Did you know that package holidays made a comeback this year, but overall, we are taking much shorter trips abroad? Ben Brown reports on the defining travel trends of 2016
2016 will go down in history as a year of shattering political change and profound loss (RIP, Bowie). For the travel industry in particular, it’s been a year of immense challenges with airline pilot strikes, Brexit and the nomadic creep of terrorism across Europe.
Despite these pressures, more Brits than ever are packing their bags and heading abroad. Proving that it will weather any storm, the travel industry remains as strong as ever. Here are the defining travel trends of the year in numbers, taken from the ABTA Holiday Habits Report 2016:
1. 86 per cent of Brits went on holiday in 2016
The number of Brits packing their bags rose from 77 per cent to 86 per cent in the 12-month period to August 31. Numbers include both domestic and international holidays. The population hasn’t been this eager to get away since 2011.
2. We took 3.4 holidays each in 2016
We’re collectively taking more holidays than before, rising from 3.2 per-year in 2015 to 3.4 in 2016.
3. More than half of us went abroad
56 per cent of Britons took an international trip this year, an increase of 2 per cent from 2015. This figure has been growing steadily since 2013 when 52 per cent went abroad.
4. Millennials and Baby-Boomers are leading the charge
Perhaps unsurprisingly, the 25-35 age group and the 55-64 age group notched up the most trips abroad this year. Baby-boomers still spend more than any other group, however.
5. Staycations are on the rise
More than seven-in-ten people enjoyed a domestic holiday in the British Isles this year. Thanks to a bumper year of festivals, anniversaries and events, we haven’t seen this many domestic holidays since the Olympic year of 2012. The figure rose from 64 per cent in 2015 to 71 per cent this year. Families with at least one child under five are the biggest category here.
6. A quarter plan to spend more money on their holidays in 2017
Global uncertainties like Brexit and terror threats aren’t deterring people from their annual breaks. 24 per cent of Brits plan to boost their holiday spend next year (a small increase from 2015). 16 per cent plan to spend less.
7. City breaks still more popular than beach holidays
The number of beach holidays has fallen back to 2014 levels. This is likely, in part, due to terror attacks in Tunisia and perceived threats in Egypt, where flight routes have been reduced or closed entirely.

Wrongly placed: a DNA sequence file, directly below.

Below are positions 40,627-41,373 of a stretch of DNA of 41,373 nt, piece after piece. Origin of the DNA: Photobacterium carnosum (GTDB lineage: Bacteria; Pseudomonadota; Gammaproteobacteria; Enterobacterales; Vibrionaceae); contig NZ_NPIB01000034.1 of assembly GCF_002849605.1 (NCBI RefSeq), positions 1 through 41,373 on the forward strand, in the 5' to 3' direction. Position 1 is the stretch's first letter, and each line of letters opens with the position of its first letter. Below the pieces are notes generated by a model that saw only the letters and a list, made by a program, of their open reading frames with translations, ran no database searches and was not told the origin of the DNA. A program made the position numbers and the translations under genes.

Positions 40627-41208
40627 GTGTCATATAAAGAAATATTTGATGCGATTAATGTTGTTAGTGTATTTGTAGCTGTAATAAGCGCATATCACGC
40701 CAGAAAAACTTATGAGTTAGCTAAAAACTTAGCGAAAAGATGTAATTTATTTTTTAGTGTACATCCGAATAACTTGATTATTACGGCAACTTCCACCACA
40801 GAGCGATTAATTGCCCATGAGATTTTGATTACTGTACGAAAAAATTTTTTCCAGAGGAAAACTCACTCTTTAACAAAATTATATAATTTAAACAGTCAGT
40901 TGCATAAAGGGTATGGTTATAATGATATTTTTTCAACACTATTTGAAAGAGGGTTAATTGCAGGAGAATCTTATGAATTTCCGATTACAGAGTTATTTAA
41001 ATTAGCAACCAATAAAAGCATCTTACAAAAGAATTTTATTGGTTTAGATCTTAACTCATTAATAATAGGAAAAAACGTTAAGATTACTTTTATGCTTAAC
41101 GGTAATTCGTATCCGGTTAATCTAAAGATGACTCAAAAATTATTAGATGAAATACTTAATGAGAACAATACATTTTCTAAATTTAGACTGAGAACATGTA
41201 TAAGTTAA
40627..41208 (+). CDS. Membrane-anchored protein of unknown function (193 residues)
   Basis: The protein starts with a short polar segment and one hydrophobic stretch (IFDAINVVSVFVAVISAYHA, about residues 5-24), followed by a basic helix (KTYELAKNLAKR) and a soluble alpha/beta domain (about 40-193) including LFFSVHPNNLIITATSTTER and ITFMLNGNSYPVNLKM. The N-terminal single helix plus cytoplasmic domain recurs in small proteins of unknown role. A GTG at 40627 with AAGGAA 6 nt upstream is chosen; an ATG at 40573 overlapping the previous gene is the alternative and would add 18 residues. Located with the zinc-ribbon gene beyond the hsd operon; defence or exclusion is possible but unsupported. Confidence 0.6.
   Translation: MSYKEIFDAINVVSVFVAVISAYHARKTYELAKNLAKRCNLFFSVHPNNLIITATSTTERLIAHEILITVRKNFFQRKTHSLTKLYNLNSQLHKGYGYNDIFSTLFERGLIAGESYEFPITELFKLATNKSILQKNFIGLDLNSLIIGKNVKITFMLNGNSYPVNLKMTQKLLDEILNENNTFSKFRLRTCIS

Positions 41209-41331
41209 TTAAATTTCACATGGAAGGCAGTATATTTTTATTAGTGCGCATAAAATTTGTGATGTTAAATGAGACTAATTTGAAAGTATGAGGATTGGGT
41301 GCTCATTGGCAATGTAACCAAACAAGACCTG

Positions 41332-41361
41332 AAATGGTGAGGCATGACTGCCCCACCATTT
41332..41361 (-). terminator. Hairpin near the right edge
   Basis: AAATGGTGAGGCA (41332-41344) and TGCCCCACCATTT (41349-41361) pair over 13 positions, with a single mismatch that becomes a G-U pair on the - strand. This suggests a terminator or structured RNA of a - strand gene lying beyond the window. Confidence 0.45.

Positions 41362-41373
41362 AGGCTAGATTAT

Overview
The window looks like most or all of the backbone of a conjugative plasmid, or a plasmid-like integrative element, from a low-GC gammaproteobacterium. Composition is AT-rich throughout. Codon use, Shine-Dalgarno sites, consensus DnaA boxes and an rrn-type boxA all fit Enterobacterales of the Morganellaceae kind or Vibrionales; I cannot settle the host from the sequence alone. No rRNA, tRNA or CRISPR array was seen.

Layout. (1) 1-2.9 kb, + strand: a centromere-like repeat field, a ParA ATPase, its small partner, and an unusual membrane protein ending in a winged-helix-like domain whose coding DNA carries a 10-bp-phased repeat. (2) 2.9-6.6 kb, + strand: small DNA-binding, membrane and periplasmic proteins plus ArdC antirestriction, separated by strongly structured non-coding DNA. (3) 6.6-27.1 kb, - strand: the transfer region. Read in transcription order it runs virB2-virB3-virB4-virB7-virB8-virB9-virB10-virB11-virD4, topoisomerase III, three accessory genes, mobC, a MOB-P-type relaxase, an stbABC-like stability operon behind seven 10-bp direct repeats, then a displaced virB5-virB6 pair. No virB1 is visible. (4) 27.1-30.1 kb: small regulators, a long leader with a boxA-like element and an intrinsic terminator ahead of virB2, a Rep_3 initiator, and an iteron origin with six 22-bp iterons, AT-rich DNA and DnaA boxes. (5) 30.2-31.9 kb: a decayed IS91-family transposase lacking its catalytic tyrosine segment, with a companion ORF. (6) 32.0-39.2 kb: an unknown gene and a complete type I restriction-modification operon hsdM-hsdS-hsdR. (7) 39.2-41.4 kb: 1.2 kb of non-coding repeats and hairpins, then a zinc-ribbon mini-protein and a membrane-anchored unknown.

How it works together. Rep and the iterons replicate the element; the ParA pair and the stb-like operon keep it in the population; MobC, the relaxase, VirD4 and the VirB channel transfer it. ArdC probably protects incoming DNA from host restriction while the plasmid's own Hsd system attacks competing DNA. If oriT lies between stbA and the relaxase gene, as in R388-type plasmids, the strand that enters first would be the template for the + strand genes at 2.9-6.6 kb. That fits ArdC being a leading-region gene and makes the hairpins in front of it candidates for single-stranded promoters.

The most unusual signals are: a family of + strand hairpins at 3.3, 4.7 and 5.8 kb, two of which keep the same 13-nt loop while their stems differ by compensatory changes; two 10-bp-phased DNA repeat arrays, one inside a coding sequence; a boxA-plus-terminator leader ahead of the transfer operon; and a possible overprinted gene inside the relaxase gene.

8. We’re choosing much shorter holidays
One of the defining travel trends of 2016 is “little-and-often”. We’re taking more trips than ever before, but for shorter periods of time. The number of breaks over seven nights decreased this year. The traditional two-week beach holiday is losing popularity.
9. Almost half will try a new destination next year
There has been a huge increase in holiday-makers willing to explore a new destination. In 2015, just 36 per cent said they would visit a new country. This year, 45 per cent are “likely” or “quite likely” to try somewhere new. More than half will at least visit a new city or resort.
10. Expect a huge increase in all-inclusive holidays
25 per cent of travellers are planning to take an all-inclusive trip next year, compared to just 18 per cent that booked one this year. The driving force behind this is uncertainty over exchange rates. With the drop in the value of the British pound, holiday-makers are looking for budget certainty going into next year. All-inclusives are most popular with young families, 35 per cent of which plan to book one next year.
11. Package holidays make a comeback
The number of holiday-makers booking a package holiday has increased 10 per cent since 2011, with more than half booking one in 2016. The increase is largest in the 18-24 age group, who are discovering the benefits of package holidays. 55 per cent of this group took an all-in-one holiday abroad this year.
12. We want ‘everything taken care of’
In 2015, the driving force behind package holidays was value and price. This year, the majority of customers claimed they wanted “everything taken care of”. This travel trend reflects a growing need for certainty and comfort in a period of global change.
13. High-street holiday bookings increase
One in five booked a holiday with an in-store travel agent this year, a significant rise from 17 per cent in 2015. It suggests holiday-makers are fed up with online travel sites and are looking for more personal advice.
14. A third of Millennials booked at high-street travel agents
The most tech-savy generation are ditching their iPhones and gravitating towards the support of real life travel agents. 29 per cent of Millennials booked a holiday in-store this year, well above the national average of 19 per cent.
15. Forget phones, we’re still booking holidays on computers
Despite the phenomenal rise of smartphones, tablets and travel apps, 92 per cent of online customers booked on their PC or laptop. In fact, bookings on mobile devices declined from 16 per cent in 2015 to 13 per cent in 2016. This reflects the perceived difficulty and lack of security when booking on a smartphone.The defining travel trend of 2016 is that Brits continue to prioritise holidays and breaks throughout the year. Holiday-makers have not been deterred by global pressures and threats, but they have sought a little more comfort and certainty.
Travel volume has increased overall, but note the particular increase in package holidays, all-inclusive breaks and domestic vacations.
There’s good reason to be optimistic as holiday-makers plan to spend more money and explore new destinations in 2017.